These engines use to work for express passenger trains to King's Cross, the Midland Railway's London Terminus. 21 survived to become part of the London, Midland and Scottish Railway (LMS) fleet of engines in 1923. By then they were reduced to the humblest of roles. In September 1930, the LMS recognised the significance of the class and number 156 itself was ear-marked for preservation. But William Stanier chose not to preserve it and the engine was scrapped two years later.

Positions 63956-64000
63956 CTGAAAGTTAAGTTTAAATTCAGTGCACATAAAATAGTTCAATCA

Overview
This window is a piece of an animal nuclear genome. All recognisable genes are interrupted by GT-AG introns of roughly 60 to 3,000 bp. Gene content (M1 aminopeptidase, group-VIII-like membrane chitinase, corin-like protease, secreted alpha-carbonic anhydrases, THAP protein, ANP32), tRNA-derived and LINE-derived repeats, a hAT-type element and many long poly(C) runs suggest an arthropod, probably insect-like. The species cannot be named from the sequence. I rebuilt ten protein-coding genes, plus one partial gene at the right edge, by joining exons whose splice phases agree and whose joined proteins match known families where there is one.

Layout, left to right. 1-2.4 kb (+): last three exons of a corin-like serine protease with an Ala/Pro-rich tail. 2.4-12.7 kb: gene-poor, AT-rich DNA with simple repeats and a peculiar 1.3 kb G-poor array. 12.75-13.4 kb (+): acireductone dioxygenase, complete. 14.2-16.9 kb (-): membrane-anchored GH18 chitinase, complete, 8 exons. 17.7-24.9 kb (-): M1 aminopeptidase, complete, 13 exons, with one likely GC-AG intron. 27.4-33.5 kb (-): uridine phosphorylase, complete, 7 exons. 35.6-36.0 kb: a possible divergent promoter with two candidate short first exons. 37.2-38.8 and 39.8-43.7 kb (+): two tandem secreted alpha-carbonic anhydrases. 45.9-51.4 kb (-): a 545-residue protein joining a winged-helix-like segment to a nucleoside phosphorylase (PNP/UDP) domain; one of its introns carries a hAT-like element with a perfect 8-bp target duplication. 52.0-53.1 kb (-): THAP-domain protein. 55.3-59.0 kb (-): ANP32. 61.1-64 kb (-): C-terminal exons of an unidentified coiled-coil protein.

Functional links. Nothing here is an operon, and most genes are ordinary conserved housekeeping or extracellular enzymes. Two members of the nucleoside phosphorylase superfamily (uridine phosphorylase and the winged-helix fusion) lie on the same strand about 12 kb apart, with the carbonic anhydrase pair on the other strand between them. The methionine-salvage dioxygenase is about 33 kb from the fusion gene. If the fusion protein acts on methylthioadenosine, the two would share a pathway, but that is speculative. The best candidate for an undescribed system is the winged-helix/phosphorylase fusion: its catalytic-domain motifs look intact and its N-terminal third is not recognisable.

One engine, 158A (originally built as 158 before subsequently renumbered to that number, then it became Midland Railway's No. 2 in 1907, and finally 20002 by the LMS in 1934) survives. She was withdrawn from service in July 1947 as a station pilot at Nottingham station by the LMS to be restored to her former Midland identity and old number 158A as a static exhibit in Birmingham during the centenary celebrations at the New Street Station in 1954. The locomotive was preserved at Derby Works until being moved to the National Railway Museum. She was on loan to the Midland Railway – Butterley in Butterley, Derbyshire and was still on static display since 1975. The surviving example is not in as built condition. It has twice been reboilered and the front end rebuilt. The original tender was replaced a century ago.